The Book of Daniel – A Revelation (Almost)

 

By Ryan the Perplexed

 

These are the Chronicles of Daniel, a prince of North London.  A small man with an even smaller head. A man of big dreams and even bigger mistakes.

And the days of Sin Deadwood ended in ruin. Blood ranneth amongst the filth of the High Road, not quite washing away the mounds of dung that had spewed from Deadwood’s mouth. The Tottenhamites were afraid: ‘Yet again, O Daniel, you have failed us. Ari was banished, Boaz perished and you left us with the last rancid grape on the withered vine of your backroom staff. A manager so inept that even the barbaric Spamites have emerged from their dank caves to leer at us with their toothless, cawing mouths'. And the Tottenhamites trembled and wailed and mocked Jack Wilshere, whose body the good Lord refused to heal for very long.

So the Lord spoke to Daniel, saying ‘There is a man amongst the Saints who will take you to the promised Land. A land flowing with silk and money. Gird your loins, rise up and take him. He is a warrior. A man of few words - especially in English. His name is Maurice.’

And so Daniel did what he did best, which was to plunder the Saints for a few shekels. And lo, the day began when Maurice entered Hotspur Way. Daniel had promised him signings of quality but Maurice had been left with Vorm, Davies, Stambouli and a comedy act named Fazio. But Maurice was a brave man and tried to get his band of misfits to play football. The first season was frequently uninspiring to the Tottenhamites, though he did put the Goonites and Mourinho’s Chavites to the sword. On the last day, Maurice even finished above the Kopites, even though Brendan had managed to produce more dung out of his mouth than any other man on Earth.  

By the end of his first year, Maurice knew which of his men had a willingness to learn and work hard – and which were named Emmanuel Adebayor.  Hotspur Way was aflame as the debris which had accumulated over many years was despatched – Stambouli, Kaboul, Vlad, Lennon, Soldado were all exiled. Paulinho was sent on a slow boat to China with a one way ticket. Emmanuel refused to leave and Maurice banished him to the wilderness. A deserved scapegoat of the old Spurs – talented, overpaid, over-hyped but ultimately weak and disappointing. And Maurice in his love of the Lord, cast Emmanuel over the cliff into the wilderness.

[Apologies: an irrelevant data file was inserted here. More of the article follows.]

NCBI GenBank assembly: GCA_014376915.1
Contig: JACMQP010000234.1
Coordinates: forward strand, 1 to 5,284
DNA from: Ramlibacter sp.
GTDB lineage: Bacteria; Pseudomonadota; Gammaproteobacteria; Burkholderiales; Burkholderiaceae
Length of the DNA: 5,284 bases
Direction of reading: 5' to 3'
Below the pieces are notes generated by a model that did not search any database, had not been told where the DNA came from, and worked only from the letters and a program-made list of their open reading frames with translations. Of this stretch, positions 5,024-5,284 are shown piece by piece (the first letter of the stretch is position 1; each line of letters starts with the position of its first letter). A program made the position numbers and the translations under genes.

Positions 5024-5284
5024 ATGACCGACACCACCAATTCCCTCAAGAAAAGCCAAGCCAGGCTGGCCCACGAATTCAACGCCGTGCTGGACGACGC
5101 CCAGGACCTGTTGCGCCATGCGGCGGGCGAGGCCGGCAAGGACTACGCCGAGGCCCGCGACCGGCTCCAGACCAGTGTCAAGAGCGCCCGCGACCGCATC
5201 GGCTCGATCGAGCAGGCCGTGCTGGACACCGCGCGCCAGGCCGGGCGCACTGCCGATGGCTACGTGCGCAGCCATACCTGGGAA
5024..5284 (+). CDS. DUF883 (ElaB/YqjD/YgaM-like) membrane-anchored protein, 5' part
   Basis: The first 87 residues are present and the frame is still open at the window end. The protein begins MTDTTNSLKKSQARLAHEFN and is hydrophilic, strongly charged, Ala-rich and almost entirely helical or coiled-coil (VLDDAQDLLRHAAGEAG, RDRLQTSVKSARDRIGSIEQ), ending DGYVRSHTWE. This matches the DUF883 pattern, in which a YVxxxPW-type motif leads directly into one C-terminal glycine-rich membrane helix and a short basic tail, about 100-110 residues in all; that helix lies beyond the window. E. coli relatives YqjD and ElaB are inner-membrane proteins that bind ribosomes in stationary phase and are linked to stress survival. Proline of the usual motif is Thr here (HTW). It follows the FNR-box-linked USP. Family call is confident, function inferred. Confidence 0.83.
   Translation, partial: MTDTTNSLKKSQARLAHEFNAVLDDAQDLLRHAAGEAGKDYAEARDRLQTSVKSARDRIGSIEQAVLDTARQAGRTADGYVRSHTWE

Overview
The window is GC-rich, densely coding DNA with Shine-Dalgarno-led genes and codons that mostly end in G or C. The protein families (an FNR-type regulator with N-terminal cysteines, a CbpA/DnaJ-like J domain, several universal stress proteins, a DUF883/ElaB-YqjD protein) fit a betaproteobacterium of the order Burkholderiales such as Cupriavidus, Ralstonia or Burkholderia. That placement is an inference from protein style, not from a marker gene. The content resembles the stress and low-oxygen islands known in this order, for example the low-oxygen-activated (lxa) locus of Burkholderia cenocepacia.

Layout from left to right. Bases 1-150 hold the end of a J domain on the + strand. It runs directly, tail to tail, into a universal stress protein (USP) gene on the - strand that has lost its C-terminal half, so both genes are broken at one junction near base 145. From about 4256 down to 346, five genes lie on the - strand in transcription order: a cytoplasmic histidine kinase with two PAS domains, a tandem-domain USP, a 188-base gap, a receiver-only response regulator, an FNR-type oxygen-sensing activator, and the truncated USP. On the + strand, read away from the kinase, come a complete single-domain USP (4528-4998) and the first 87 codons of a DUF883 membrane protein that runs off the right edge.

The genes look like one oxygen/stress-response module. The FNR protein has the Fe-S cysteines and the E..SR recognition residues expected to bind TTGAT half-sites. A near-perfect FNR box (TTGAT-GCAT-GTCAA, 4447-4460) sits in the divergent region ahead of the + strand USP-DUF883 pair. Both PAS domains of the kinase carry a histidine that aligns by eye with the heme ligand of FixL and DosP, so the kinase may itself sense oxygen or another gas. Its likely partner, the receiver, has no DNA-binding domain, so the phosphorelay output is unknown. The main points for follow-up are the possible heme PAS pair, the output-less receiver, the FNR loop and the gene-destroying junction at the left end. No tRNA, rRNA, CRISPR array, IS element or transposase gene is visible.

And Daniel was pleased with Maurice because he had spent no money and cut the wage bill. He had brought forth Kane from the depths of the Academy, and even Masonite. And the Lord was pleased with Daniel for he had listened to him, stayed away from the football and devoted his energies to building a new, grand Temple for the Tottenhamites to pray in. A vast edifice alive with the sound of cymbals, the roar of goals being scored, tills racking up shirt and bagel sales and songs about Ledley’s knee.

The Lord in his kindness gave Tottenham Toby and Alli – two players of such power and for such little money, that the Tottenhamites could not believe their eyes. A genuine miracle. Manna from Heaven for just £16M. And the Lord blessed Kane, whose feet were dancing beams of light. A donkey had become a lion before the eyes of the Tottenhamites and they bowed down and worshipped Maurice for all the good deeds he had wrought. The Tottenhamites wanted to watch their team play football again and pride swelled in their hearts.

And as the season progressed, it emerged that a team of aged unloved savages near a service station on the M1 were winning with ease. The Foxites were led by a Roman of no great pedigree, and these wild men recalled days of old, beating their enemies with clubs and sticks and hauling them down. No mercy did they show as they kept winning 1-0. A season to befuddle the minds of the greatest sages - and Jamie Redknapp. And yet Maurice managed to keep his tiny band of brothers on the path of the Lord, gaining points through the dark winter and the thaw of spring. The Tottenhamites felt feelings they had not felt for generations. They began to believe in Maurice, in the players, in the badge. Never again would they be let down. And the Tottenhamites fell upon their faces and bowed before Maurice.